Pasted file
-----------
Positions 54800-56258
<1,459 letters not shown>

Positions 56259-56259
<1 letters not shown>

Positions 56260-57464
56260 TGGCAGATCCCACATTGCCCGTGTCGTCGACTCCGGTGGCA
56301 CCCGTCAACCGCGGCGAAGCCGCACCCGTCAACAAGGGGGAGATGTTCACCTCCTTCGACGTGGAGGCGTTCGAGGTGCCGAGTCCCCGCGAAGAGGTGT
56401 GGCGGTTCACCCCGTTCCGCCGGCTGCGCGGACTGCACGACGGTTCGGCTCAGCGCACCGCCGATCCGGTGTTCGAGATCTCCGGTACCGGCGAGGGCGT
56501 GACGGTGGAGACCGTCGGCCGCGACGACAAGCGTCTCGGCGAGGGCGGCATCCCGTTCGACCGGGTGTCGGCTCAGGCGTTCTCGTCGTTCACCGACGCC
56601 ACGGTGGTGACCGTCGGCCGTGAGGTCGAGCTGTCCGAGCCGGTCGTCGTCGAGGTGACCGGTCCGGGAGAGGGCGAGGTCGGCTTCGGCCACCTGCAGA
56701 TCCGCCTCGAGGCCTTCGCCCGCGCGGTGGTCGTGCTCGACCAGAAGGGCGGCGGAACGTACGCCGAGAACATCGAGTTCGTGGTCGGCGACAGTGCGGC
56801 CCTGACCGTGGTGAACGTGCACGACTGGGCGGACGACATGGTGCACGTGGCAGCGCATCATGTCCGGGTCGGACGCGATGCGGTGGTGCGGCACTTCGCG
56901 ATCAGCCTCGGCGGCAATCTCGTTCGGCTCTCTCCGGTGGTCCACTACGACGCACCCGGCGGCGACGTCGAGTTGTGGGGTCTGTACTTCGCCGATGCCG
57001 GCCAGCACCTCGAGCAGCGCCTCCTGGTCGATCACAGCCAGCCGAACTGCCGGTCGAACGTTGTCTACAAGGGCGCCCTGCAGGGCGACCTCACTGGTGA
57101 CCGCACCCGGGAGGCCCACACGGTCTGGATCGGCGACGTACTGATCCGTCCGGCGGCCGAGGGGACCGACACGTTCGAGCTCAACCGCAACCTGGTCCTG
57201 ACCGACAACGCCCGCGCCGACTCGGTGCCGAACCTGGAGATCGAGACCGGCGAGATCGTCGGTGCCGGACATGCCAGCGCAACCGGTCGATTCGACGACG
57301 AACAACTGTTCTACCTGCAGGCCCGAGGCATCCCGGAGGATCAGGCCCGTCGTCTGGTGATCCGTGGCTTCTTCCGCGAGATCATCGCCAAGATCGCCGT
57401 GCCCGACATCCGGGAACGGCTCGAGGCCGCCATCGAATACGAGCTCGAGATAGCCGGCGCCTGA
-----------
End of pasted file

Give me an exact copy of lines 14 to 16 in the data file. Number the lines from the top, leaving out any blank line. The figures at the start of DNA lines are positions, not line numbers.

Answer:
57001 GCCAGCACCTCGAGCAGCGCCTCCTGGTCGATCACAGCCAGCCGAACTGCCGGTCGAACGTTGTCTACAAGGGCGCCCTGCAGGGCGACCTCACTGGTGA
57101 CCGCACCCGGGAGGCCCACACGGTCTGGATCGGCGACGTACTGATCCGTCCGGCGGCCGAGGGGACCGACACGTTCGAGCTCAACCGCAACCTGGTCCTG
57201 ACCGACAACGCCCGCGCCGACTCGGTGCCGAACCTGGAGATCGAGACCGGCGAGATCGTCGGTGCCGGACATGCCAGCGCAACCGGTCGATTCGACGACG